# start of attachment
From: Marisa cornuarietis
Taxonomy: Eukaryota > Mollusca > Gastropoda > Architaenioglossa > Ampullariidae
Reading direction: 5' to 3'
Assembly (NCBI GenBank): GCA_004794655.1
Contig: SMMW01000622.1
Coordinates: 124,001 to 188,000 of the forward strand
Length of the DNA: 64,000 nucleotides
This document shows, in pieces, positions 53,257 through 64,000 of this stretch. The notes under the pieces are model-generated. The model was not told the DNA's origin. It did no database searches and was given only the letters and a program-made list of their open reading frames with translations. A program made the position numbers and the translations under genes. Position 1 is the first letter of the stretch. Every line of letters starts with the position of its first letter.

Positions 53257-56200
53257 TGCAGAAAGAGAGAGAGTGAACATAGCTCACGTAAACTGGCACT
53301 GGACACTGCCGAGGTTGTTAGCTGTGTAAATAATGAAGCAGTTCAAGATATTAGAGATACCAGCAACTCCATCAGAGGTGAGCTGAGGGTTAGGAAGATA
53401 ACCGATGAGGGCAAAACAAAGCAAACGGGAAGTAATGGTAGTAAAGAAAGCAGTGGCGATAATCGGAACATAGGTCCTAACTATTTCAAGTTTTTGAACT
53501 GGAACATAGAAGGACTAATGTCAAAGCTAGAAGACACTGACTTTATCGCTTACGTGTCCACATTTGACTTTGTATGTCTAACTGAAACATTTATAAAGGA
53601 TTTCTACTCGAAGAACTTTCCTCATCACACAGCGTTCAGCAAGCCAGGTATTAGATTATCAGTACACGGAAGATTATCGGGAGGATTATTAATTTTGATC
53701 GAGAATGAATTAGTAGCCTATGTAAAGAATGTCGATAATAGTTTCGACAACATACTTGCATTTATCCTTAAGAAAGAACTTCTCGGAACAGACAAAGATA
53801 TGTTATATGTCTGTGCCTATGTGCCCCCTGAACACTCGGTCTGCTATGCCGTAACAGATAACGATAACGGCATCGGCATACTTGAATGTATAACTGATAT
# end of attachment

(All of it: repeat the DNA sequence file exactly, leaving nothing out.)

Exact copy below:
From: Marisa cornuarietis
Taxonomy: Eukaryota > Mollusca > Gastropoda > Architaenioglossa > Ampullariidae
Reading direction: 5' to 3'
Assembly (NCBI GenBank): GCA_004794655.1
Contig: SMMW01000622.1
Coordinates: 124,001 to 188,000 of the forward strand
Length of the DNA: 64,000 nucleotides
This document shows, in pieces, positions 53,257 through 64,000 of this stretch. The notes under the pieces are model-generated. The model was not told the DNA's origin. It did no database searches and was given only the letters and a program-made list of their open reading frames with translations. A program made the position numbers and the translations under genes. Position 1 is the first letter of the stretch. Every line of letters starts with the position of its first letter.

Positions 53257-56200
53257 TGCAGAAAGAGAGAGAGTGAACATAGCTCACGTAAACTGGCACT
53301 GGACACTGCCGAGGTTGTTAGCTGTGTAAATAATGAAGCAGTTCAAGATATTAGAGATACCAGCAACTCCATCAGAGGTGAGCTGAGGGTTAGGAAGATA
53401 ACCGATGAGGGCAAAACAAAGCAAACGGGAAGTAATGGTAGTAAAGAAAGCAGTGGCGATAATCGGAACATAGGTCCTAACTATTTCAAGTTTTTGAACT
53501 GGAACATAGAAGGACTAATGTCAAAGCTAGAAGACACTGACTTTATCGCTTACGTGTCCACATTTGACTTTGTATGTCTAACTGAAACATTTATAAAGGA
53601 TTTCTACTCGAAGAACTTTCCTCATCACACAGCGTTCAGCAAGCCAGGTATTAGATTATCAGTACACGGAAGATTATCGGGAGGATTATTAATTTTGATC
53701 GAGAATGAATTAGTAGCCTATGTAAAGAATGTCGATAATAGTTTCGACAACATACTTGCATTTATCCTTAAGAAAGAACTTCTCGGAACAGACAAAGATA
53801 TGTTATATGTCTGTGCCTATGTGCCCCCTGAACACTCGGTCTGCTATGCCGTAACAGATAACGATAACGGCATCGGCATACTTGAATGTATAACTGATAT